PHP session. How safe is it?

Discussion in 'Programming/Scripts' started by edge, Jun 14, 2007.

  1. edge

    edge Active Member Moderator

    At the moment I'm coding a small web application in PHP.
    The way I'm doing the verification is by setting a session with the users unique code.

    When the user does a successful login, a session is set.
    $_SESSION['userOK'] = "user-unique-code";
    All other pages see if the the session is set, and that it's not null like this:
    if ($_SESSION['userOK'] > '' 
    // do the stuff
    As you can see, all is okay when the session "userOK" is set bigger than null (could be anything)
    Now this does not really look seccure to me.. That is if a session can be faked!

    So.. Is it possible to fake a session with some tools/trick? (no need to explain how)

    If it is possible, I will need to do some more coding (verify per page the session with the user-unique-code in the database)

    PS: I'm not a PHP person. I'm more into Coldfusion :)
  2. falko

    falko Super Moderator Howtoforge Staff

  3. edge

    edge Active Member Moderator

    Hi falko,

    The "user-unique-code" is info that is needed on all the other "member" pages. Basically it's an ID for the uses.

    Thinking of this. Even if a user can fake a session, he will never guess the "user-unique-code" (it a MD5 generated code and stored in the DB)
    When using a bad / faked session, the "member" pages will not work as the faked "user-unique-code" is not known in the DB..

    I guess I'm safe using it this way...
    Last edited: Jun 16, 2007
  4. falko

    falko Super Moderator Howtoforge Staff

  5. batista

    batista New Member

    hi dude...

    thanks for the details...

    very much useful ;)
  6. Ben

    Ben Active Member Moderator

    In my eyes it is not really importan, what the user unique code contains.
    Even though an attacker will fake the session, the question is how he gather's this. If it get's a valid session ID maybe via XSS or similar things the has the session no matter what the uniqe code inside the session file tells.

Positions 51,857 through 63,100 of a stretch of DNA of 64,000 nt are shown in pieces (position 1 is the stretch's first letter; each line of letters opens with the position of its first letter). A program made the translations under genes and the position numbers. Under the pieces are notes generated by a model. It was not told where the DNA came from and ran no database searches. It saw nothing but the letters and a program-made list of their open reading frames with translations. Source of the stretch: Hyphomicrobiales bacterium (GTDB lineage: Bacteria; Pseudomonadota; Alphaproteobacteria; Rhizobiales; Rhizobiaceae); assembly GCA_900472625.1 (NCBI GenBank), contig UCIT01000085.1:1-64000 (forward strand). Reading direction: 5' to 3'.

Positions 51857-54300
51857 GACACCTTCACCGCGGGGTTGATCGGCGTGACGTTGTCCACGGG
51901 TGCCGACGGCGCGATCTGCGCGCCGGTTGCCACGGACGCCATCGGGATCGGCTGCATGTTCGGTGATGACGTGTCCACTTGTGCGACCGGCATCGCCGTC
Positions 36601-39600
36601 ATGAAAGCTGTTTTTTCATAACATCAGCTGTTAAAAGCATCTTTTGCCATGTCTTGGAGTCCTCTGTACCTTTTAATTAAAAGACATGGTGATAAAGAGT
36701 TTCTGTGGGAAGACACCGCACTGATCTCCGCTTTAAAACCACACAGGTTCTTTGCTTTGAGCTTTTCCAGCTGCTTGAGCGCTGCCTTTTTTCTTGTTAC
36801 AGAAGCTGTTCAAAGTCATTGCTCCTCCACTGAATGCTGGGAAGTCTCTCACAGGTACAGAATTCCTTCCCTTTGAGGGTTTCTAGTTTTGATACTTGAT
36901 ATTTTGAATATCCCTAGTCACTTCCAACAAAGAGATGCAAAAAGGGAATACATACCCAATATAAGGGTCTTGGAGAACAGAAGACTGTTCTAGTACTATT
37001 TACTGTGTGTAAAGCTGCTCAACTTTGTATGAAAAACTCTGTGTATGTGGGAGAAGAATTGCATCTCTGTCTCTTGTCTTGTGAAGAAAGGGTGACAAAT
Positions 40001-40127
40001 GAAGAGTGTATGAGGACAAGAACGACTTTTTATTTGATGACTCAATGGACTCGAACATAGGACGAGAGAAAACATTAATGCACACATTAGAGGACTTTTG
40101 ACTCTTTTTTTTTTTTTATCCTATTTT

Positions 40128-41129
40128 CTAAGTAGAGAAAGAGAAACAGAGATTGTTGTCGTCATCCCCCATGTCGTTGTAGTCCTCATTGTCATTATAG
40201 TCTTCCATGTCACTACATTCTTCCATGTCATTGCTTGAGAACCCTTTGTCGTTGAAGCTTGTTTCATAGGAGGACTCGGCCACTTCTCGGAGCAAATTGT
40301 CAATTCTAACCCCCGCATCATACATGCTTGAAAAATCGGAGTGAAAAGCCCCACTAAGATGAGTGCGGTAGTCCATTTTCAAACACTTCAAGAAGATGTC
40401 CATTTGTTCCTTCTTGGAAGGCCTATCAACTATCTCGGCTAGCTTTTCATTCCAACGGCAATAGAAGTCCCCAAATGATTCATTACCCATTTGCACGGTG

Assuming I create a SessionID, and be able to insert code there (maybe via weakness inside the code or and that's even worse, I got access to the server and directly editing the session file), than I got other problems than just having the uniqueID beeing valid in the session or not.

    But if you feel unsafe with storing just anything in that session variable an check wether thies arrayfield is set or not, to decide wether a user is logged in, why don't you store the timestamp. It's not that random but with this you have the possibilty to easyly unset the whole session after a session-time limit (besides the one php gives you by default. But this is in my eyes not very helpfull esp. in shared hosting environments).
    Another thing would be to track from which "functions" the user came from to check if anybody tries to break your app's logic. E.g. how should sb. reach the function to store any data when he's never been to the page displaying the form to enter this data.
  7. edge

    edge Active Member Moderator

    Hi Ben,

    This post was from 14th June 2007, and the project is finished.
    Till now the project has been running safe :)

    I think that user "batista" is a bot, and registered to post some spam later :/
    (I could be wrong)
  8. Ben

    Ben Active Member Moderator

    hmm, looks like lack of coffee on my side ;)
  9. ifour.parth

    ifour.parth New Member

    essions are significantly safer than, say, cookies. But it is still possible to steal a session and thus the hacker will have total access to whatever is in that session. Some ways to avoid this are IP Checking (which works pretty well, but is very low fi and thus not reliable on its own), and using a nonce. Typically with a nonce, you have a per-page "token" so that each page checks that the last page's nonce matches what it has stored.

    In either security check, there is a loss of usability. If you do IP checking and the user is behind a intranet firewall (or any other situation that causes this) which doesn't hold a steady IP for that user, they will have to re-authenticate every time they lose their IP. With a nonce, you get the always fun "Clicking back will cause this page to break" situation.

    But with a cookie, a hacker can steal the session simply by using fairly simple XSS techniques. If you store the user's session ID as a cookie, they are vulnerable to this as well. So even though the session is only penetrable to someone who can do a server-level hack (which requires much more sophisticated methods and usually some amount of privilege, if your server is secure), you are still going to need some extra level of verification upon each script request. You should not use cookies and AJAX together, as this makes it a tad easier to totally go to town if that cookie is stolen, as your ajax requests may not get the security checks on each request. For example, if the page uses a nonce, but the page is never reloaded, the script may only be checking for that match. And if the cookie is holding the authentication method, I can now go to town doing my evilness using the stolen cookie and the AJAX hole.

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